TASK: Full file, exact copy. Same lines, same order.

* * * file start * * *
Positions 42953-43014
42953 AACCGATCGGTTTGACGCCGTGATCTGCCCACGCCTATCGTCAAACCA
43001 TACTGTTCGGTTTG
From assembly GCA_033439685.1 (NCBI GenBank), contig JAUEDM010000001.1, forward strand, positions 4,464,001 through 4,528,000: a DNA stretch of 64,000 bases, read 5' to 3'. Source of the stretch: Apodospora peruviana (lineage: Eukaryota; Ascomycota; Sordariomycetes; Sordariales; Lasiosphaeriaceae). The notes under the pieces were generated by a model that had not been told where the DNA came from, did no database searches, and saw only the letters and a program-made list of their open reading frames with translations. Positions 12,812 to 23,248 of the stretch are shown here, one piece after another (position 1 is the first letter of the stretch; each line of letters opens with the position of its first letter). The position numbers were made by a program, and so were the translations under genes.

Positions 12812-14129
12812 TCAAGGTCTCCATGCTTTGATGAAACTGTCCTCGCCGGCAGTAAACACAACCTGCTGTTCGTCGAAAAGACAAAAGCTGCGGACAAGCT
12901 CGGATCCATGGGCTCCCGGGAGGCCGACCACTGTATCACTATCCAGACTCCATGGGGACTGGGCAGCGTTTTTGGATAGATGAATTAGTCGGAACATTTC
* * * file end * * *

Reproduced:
Positions 42953-43014
42953 AACCGATCGGTTTGACGCCGTGATCTGCCCACGCCTATCGTCAAACCA
43001 TACTGTTCGGTTTG
From assembly GCA_033439685.1 (NCBI GenBank), contig JAUEDM010000001.1, forward strand, positions 4,464,001 through 4,528,000: a DNA stretch of 64,000 bases, read 5' to 3'. Source of the stretch: Apodospora peruviana (lineage: Eukaryota; Ascomycota; Sordariomycetes; Sordariales; Lasiosphaeriaceae). The notes under the pieces were generated by a model that had not been told where the DNA came from, did no database searches, and saw only the letters and a program-made list of their open reading frames with translations. Positions 12,812 to 23,248 of the stretch are shown here, one piece after another (position 1 is the first letter of the stretch; each line of letters opens with the position of its first letter). The position numbers were made by a program, and so were the translations under genes.

Positions 12812-14129
12812 TCAAGGTCTCCATGCTTTGATGAAACTGTCCTCGCCGGCAGTAAACACAACCTGCTGTTCGTCGAAAAGACAAAAGCTGCGGACAAGCT
12901 CGGATCCATGGGCTCCCGGGAGGCCGACCACTGTATCACTATCCAGACTCCATGGGGACTGGGCAGCGTTTTTGGATAGATGAATTAGTCGGAACATTTC